‘I was surprised by what my French students think of Britons’

Baked beans, dyed hair, a love of fish skin… You can be the judge of whether some of these surprising stereotypes from university students are valid or not

My students are definitely not fans of British cuisine
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In their heads, everybody has a list of stereotypes associated with different countries.

They usually come from media consumption, personal experiences, and in some cases, are simply a globally-recognised trait of a nation’s citizens (that they themselves would agree with). 

Anglophones, particularly Britons, have no end of stereotypes for their French neighbours. 

These range from the probable (they are French so must love cheese, wine, and discussing politics at the dinner table) to the downright bizarre (they are French so wear onions around their necks), but of course the French have just as many stereotypes about us.

Britons may be able to take a guess at what some of the more common stereotypes are about us – Scottish people have ginger hair, English people love beer – but there are much more varied opinions.

I asked my French university students for stereotypes about English speakers and the results were hilarious. While some had grounding, others were completely nonsensical.

Read more: My experience in France as a university English teacher

What do you think? Do you agree with any of these stereotypes? 

Many stereotypes revolve around ‘British food’

According to my French students, Anglophones, particularly British people, have an affinity for the following:

  • Tea

  • Baked beans

  • Jelly 

  • Beer 

  • Mini Coopers 

  • Junk food 

  • Jam (a word that many of my students do not know how to translate from the French confiture)

British food in general was badly reviewed, with many having had scarring experiences in both the UK and in the United States, where portions were considered huge.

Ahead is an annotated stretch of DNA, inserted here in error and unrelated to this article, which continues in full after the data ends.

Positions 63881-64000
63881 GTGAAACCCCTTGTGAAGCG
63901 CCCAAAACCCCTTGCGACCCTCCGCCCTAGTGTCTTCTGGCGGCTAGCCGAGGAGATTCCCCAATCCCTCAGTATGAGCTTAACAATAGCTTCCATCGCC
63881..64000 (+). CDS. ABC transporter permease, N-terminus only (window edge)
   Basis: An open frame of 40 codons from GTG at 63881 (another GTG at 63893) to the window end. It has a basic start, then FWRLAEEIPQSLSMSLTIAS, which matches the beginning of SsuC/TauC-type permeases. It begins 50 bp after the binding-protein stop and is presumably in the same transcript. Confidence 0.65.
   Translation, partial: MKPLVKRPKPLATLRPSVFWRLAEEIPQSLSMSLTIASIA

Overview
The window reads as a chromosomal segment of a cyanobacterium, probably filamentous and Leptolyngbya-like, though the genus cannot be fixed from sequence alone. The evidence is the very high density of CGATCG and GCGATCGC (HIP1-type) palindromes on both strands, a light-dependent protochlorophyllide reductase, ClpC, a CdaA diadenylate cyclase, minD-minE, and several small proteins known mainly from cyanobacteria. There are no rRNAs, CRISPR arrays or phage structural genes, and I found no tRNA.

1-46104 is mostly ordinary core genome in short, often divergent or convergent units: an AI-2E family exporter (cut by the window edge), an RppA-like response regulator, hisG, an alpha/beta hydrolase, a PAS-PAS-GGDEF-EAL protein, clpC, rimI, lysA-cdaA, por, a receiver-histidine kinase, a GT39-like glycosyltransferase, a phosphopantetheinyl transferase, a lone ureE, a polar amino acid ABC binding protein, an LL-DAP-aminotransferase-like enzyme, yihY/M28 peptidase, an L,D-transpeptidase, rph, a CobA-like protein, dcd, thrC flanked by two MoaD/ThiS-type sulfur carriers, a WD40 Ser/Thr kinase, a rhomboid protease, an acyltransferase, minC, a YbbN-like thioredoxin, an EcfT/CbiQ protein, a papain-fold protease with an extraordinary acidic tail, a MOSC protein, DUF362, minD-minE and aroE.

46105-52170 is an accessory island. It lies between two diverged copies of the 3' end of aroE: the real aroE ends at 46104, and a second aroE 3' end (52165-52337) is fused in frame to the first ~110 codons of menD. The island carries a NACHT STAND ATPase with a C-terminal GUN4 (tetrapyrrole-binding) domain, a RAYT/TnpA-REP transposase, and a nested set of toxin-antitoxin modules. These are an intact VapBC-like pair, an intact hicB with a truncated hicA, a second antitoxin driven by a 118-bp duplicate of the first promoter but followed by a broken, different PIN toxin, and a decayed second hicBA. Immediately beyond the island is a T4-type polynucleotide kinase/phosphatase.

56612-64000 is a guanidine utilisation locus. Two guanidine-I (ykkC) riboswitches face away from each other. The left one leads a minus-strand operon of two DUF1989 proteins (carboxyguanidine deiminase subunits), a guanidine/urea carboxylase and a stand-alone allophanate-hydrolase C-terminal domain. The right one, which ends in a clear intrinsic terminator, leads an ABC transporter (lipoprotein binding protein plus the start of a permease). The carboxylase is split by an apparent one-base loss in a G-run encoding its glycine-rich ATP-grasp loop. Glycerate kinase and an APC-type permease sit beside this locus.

Many of my students buckled at the thought of a classic English breakfast in the morning, and one person gagged while describing the packed lunch she had to eat during a student exchange trip to the UK.

Read more: ‘Our kind French neighbours have made us feel so welcome’

Britons ‘live for the pub’ and have very strong accents

In terms of their non-culinary interests, my students said Britons “lived for the pub” and loved football and the Royal Family. 

Rugby is also a passion for many on the British Isles, they believe.

Our skin was described as both “fragile” and “pale” (maybe they have seen too many holidaymakers suffering from sunburn along the French Riviera).

They said that when they think of a British person, they imagine an eccentric dress style, lots of tattoos, top hats and often brightly coloured dyed hair – green and blue, to be precise (I think this one comes from the newer generation).

In their eyes, Britons retain a reputation for making good music, but they suggested we “take a lot of drugs”. 

In fact, one said that British teenagers in particular “either take a lot of drugs or are very stuck up”. I pressed them on the matter, and from our conversation learned the basis of this stereotype came from the popular UK TV show Skins.

Houses in the UK have big windows, and are often made of red brick, they said, with many streets looking almost identical.

My students also mentioned the number of strong accents across the British Isles, with the variety of dialects well-known even to those who are not fluent in English, due to TV shows and pop culture.

Finally, we are considered tight with money, at least compared to the French.

Read also: MAP: stubborn Bretons and other regional stereotypes around France

What do Britons do wrong in France?

One thing almost all the students wanted to make clear is that we do not know how to eat brioche correctly. 

It was noted that whilst Anglophones often use brioche bread for sandwiches or burgers, this is incorrect and degueulasse (disgusting). It should only be eaten as a sweet snack. 

Apparently, we also do not ‘know how to play Uno’ – this particular theory came from an unfortunate exchange trip where none of the British host families were familiar with the hugely popular game. 

However, I think this is more of a one-off experience than a widely-held belief amongst the French.

Another inexplicable stereotype that came from an exchange trip was that Brits “love to eat fish skin”. 

According to the storyteller, his British exchange student had gone round the French table eating everyone’s leftover fish skin after dinner, leading them believe this was a specifically British trope. 

Across many classes, the stereotype of tension between the French and English arose, and the classic nicknames “Roast Beef” and “frogs” were thrown around. 

Read more: Five things they don’t tell you about ‘les rosbifs’ (Brits) in France

Many simply stated that “English people do not like French people” with Brexit also brought up.

Finally, it was common to think that life is more expensive in the UK compared to France, with a particular focus on the cost of living in London.